Amanda hails from Brooklyn, NY back to the Greater Boston area. She has a Dual Masters degree in Special and General Elementary Education with a specialization in Early Childhood and an undergraduate degree in Psychology. Her niche is working with families with children ages 2-6 years old. Amanda gets so much joy from teaching families how to learn to enjoy their parenting journey. Amanda loves yoga, coffee, and is training for her first half-marathon!

Winter Fun

Amanda Houle

The northeast during the winter months can make you feel stuck and forced to stay inside especially if you are not a snowbird like me! I get it, believe me. There is such a thing as seasonal affective disorder typically caused by less exposure to vitamin D and of course even more so when you live in a location that gets tons and tons of snow lasting up to 4-5 months every winter. No wonder. Bring children into the mix and it’s a completely different ball game.


Do you feel stuck when you have little ones running you exhausted into the ground during the winter months feeling like you have nothing to do? Guess what! I am here to tell you it is completely OK for your children to be bored. These are the moments they are able to tap into their creativity energy so allow them. I see and hear often from parents that they feel guilty for not always wanting to play with their children so what do they do? You pretty much give them an I-pad, a  computer, a tablet, maybe even your cell phones, and they wind up being on for hours. I understand you need a break!


Here is the good news. Children do not need you to play with them 24/7. Actually, 20 minutes is usually plenty before they are no longer interested in playing with you anyways so you don’t need to bother feeling guilty or throwing an electronic device at them. I invite you to commit a minimum of 20 minutes a day and maybe some evenings you can’t give 20 minutes and that’s OK. These long winter days stuck in the house there is so may things you can do.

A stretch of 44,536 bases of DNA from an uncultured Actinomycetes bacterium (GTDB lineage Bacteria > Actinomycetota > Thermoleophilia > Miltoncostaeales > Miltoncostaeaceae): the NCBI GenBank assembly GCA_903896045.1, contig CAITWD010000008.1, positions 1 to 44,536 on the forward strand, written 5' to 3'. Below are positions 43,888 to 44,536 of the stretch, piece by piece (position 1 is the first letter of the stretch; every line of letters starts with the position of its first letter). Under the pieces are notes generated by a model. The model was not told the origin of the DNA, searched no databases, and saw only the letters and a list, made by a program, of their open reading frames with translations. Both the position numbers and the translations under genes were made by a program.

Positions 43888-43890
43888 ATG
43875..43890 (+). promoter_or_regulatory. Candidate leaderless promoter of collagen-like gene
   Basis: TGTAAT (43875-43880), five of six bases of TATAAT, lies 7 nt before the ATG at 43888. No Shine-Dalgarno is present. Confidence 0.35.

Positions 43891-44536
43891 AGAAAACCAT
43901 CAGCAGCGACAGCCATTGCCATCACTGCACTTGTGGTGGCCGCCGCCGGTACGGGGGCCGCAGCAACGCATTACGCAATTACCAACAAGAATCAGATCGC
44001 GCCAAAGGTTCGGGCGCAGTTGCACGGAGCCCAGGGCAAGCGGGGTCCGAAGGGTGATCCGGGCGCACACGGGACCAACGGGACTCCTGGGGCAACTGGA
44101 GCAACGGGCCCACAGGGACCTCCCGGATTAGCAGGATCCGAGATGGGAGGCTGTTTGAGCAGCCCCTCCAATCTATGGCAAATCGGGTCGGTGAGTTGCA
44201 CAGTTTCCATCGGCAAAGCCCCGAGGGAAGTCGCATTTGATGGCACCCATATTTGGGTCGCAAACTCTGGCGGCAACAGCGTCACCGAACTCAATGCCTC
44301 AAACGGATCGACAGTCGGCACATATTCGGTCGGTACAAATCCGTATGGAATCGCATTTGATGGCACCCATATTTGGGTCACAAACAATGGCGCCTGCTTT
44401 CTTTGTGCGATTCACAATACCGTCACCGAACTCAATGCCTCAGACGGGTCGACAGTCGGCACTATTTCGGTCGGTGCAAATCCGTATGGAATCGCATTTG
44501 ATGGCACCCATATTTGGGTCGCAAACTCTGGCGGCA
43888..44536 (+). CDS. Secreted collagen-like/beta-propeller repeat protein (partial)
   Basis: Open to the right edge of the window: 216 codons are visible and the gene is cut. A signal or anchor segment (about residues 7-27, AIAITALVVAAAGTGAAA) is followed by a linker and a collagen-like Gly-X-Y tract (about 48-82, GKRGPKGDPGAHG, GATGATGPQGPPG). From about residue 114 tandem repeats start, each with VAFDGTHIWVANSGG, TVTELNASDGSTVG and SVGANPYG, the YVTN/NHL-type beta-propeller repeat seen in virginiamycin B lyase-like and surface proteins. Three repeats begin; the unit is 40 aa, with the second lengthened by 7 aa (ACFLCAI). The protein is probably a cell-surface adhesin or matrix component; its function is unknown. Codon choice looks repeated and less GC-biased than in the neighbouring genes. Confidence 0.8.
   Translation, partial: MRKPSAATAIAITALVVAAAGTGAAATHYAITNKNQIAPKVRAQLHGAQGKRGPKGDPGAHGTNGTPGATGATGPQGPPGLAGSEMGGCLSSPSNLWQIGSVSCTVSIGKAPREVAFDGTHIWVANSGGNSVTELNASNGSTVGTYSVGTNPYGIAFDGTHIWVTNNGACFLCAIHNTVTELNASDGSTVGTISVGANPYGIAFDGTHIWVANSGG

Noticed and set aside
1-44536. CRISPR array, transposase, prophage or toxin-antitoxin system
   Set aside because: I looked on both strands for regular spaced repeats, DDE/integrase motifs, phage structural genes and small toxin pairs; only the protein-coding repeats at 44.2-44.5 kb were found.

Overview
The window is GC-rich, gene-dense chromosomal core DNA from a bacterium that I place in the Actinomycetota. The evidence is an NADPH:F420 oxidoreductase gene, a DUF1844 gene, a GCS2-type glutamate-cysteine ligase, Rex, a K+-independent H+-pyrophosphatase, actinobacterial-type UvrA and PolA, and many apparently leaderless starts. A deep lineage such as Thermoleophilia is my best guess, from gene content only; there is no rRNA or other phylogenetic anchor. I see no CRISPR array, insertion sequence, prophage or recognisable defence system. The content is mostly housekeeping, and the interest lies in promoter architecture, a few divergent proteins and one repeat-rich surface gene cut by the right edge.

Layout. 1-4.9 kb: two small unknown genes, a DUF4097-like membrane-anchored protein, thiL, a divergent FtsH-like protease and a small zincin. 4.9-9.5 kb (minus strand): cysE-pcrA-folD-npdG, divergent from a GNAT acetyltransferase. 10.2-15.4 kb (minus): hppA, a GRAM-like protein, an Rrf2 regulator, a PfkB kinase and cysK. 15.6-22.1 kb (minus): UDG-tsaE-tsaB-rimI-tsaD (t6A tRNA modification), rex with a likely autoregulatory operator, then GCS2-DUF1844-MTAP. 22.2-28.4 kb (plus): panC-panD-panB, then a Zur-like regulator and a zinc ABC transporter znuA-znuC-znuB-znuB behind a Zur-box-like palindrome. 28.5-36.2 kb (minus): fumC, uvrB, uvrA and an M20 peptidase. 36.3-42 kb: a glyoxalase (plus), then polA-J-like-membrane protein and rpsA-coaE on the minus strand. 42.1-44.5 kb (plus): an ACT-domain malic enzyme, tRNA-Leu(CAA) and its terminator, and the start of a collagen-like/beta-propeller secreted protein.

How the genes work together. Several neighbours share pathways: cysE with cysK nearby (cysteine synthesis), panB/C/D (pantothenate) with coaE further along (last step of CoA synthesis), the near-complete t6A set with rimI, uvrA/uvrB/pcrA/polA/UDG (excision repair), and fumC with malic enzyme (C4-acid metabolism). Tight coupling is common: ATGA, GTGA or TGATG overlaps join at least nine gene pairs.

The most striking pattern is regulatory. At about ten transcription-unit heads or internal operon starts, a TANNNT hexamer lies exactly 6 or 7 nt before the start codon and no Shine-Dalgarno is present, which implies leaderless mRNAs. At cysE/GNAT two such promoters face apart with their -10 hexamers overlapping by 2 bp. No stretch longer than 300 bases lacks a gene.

Create a visual checklist broken down into 30-60 minute increments and include mommy/daddy and me time in there with different categories catered to your family’s interests. For example: art time, (stick to crayons if you don’t want to take out paint or scissors and have them draw a snowman or decorate a winter theme. Include music for a dance party. These are usually the best and if you make this as 1 of the first activities it may tire them out quick! I have dance parties as often as I can with children and it works. Take it from experience. J Maybe not for an hour unless of course your trying to fit in exercise for yourself! Make a fort and here’s the trick- if your worried about a mess then I suggest you have ground rules before you begin letting the children know that if they make a mess, they are required to clean up after themselves. They learn to clean up in preschool and daycare so if they do it there they can be taught at home. It is that simple. Incorporate mommy and daddy free time as well and communicate that it’s time to play independently. I highly suggest setting timers on your phone as you can lose track of time very easily especially if your kiddos have trouble listening. Quiet time is also a great suggestion as they do need to learn to quiet their body’s and mind as well. If it works for you to not have a schedule then GREAT. Some other tips: Free play, (anything they “want”) sensory activities such as kinetic sand, playdoh, shaving cream in the sink, tubby time, beans in a bucket. Sensory activities is huge especially on a day they may not be as active as it stimulates the nervous system and promotes connectivity to feeling calm and relaxed.